Under the Hill bow-making workshop system, the individual makers were able to establish some sort of mutual recognition by stamping their own symbol or number on the silver tip face, under the hair. This bow is stamped “2”, identifying it as the work of Edgar Bishop, who began work as a Hill bow maker in 1918. The Hill family still retained some of the “Victorian” tradition of control over their workers – the identification system was officially a secret until the late 20th century. The bow feels surprisingly light in the hand for its weight, at 62.6grams. Like other early Hill bows stamped “Hill”, the bow performs very well, with a good bounce, clean articulation, and steadiness on the string in fast, light, full bow strokes.
S312 “Beare” London, late twentieth century$ 6,000.00
This fine viola bow was made by Tim Baker, the last bow maker to be trained and employed by W.E. Hill and Sons. Baker then joined the workshop staff at J. and A. Beare in 1984, where he focussed on bow making, bow restoration and the study of old bows. The influence of the great nineteenth century French bow makers, particularly Peccatte, is visible in this bow: an elongated octagonal section extends forward into the otherwise round stick and the head is carved in a clear, somewhat angular style. At 71.4 grams, the bow is of moderate weight, with a smooth but responsive playing action.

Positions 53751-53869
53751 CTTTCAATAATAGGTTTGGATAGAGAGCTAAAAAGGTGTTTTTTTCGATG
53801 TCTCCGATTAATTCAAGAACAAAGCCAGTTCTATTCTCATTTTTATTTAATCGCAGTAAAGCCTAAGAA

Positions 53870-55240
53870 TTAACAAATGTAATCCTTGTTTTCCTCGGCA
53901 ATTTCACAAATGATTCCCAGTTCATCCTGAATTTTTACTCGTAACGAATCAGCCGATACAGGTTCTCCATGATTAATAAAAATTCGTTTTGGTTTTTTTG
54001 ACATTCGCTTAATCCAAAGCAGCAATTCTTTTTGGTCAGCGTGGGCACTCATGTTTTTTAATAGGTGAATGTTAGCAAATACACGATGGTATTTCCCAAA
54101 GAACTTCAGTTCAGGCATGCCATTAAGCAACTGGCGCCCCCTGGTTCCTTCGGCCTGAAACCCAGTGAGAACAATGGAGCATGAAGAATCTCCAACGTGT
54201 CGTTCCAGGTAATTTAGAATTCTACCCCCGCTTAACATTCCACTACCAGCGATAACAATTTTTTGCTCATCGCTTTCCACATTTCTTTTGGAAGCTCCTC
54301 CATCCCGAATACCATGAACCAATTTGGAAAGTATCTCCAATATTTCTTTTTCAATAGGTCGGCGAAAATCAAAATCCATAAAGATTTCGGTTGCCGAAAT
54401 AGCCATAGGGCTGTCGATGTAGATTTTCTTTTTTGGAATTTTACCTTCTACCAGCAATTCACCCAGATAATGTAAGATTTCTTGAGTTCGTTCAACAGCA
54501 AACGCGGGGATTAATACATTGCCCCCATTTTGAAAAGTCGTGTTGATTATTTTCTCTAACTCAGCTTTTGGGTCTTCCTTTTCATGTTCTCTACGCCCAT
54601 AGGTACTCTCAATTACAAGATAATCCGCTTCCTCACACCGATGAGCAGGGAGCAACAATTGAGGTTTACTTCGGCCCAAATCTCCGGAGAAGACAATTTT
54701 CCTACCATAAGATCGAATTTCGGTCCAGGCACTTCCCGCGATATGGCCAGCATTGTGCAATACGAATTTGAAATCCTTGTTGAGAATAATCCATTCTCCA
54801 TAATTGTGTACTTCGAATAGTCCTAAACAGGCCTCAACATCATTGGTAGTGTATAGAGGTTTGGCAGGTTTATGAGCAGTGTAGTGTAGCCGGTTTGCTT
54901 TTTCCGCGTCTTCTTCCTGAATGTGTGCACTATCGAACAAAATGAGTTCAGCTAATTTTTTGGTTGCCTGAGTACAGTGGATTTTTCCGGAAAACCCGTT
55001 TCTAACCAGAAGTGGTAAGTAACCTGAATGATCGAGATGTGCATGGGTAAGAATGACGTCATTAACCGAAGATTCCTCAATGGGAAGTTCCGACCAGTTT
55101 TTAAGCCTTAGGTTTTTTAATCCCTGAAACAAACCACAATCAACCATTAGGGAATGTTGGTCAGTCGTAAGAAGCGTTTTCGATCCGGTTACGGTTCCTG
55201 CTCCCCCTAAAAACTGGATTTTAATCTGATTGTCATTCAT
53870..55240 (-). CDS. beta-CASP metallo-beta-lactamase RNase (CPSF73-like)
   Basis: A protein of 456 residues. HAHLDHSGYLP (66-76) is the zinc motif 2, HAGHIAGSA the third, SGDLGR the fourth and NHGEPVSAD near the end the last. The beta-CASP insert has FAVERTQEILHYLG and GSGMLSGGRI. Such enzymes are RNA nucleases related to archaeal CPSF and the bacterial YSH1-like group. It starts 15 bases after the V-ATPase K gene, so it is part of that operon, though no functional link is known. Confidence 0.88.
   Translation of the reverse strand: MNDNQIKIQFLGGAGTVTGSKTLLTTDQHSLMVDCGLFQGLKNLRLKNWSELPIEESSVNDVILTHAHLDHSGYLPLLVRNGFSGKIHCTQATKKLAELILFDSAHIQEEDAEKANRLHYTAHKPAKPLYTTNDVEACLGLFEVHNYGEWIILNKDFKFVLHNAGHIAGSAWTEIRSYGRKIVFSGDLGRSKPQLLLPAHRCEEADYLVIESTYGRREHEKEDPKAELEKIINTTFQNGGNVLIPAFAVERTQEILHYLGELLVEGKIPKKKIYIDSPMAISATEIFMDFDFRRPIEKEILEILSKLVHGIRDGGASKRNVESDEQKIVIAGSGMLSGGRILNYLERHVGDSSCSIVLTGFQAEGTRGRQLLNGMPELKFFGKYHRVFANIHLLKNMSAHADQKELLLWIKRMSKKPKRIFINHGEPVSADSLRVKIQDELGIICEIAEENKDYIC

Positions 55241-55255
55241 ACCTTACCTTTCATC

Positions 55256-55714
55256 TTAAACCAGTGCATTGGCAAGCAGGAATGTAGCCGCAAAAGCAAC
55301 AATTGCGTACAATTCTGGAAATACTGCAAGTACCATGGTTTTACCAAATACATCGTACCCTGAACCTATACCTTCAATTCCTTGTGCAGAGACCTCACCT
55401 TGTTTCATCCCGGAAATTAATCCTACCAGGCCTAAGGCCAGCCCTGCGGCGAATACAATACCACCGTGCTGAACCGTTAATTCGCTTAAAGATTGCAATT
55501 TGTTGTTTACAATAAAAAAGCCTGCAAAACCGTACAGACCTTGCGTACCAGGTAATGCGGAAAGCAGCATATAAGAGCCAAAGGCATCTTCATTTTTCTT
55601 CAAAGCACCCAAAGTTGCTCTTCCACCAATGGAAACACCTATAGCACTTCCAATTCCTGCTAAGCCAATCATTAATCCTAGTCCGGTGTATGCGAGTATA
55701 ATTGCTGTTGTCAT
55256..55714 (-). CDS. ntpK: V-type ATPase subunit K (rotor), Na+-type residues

B956 “W.E. Hill & Sons”, London, early-mid 20th century$ 7,000.00
The full stamp “W.E. Hill and Sons” indicates this is one of their first grade bows; the figure “3 ” on the tipface under the hair shows that this is the work of Albert Leeson, who worked at Hill from 1920 till his death in 1946. The pernambuco stick is octagonal, and the ebony frog has silver mounts. At 57.9 grams this is a relatively light bow, but it still pulls a warm, full sound.
“W.E. H. & S”, by W.E. Hill and Sons, London, early-mid twentieth century$ 7,000.00
This “Hill”, 2nd grade violin bow is typical of their workshop production in the first half of the twentieth century. A small nick in the silver tip face below the head mortice indicates the work of Sydney Braithwaite Yeoman, the bow workshop’s first apprentice, who joined the company in 1890 and who retired 55 years later, in 1945. The ebony frog has a full-length pearl slide and pearl back plate. The black whalebone lapping is original. The bow produces a full, warm sound and the spiccato is very well-balanced and precise.
Weight: 61.6 grams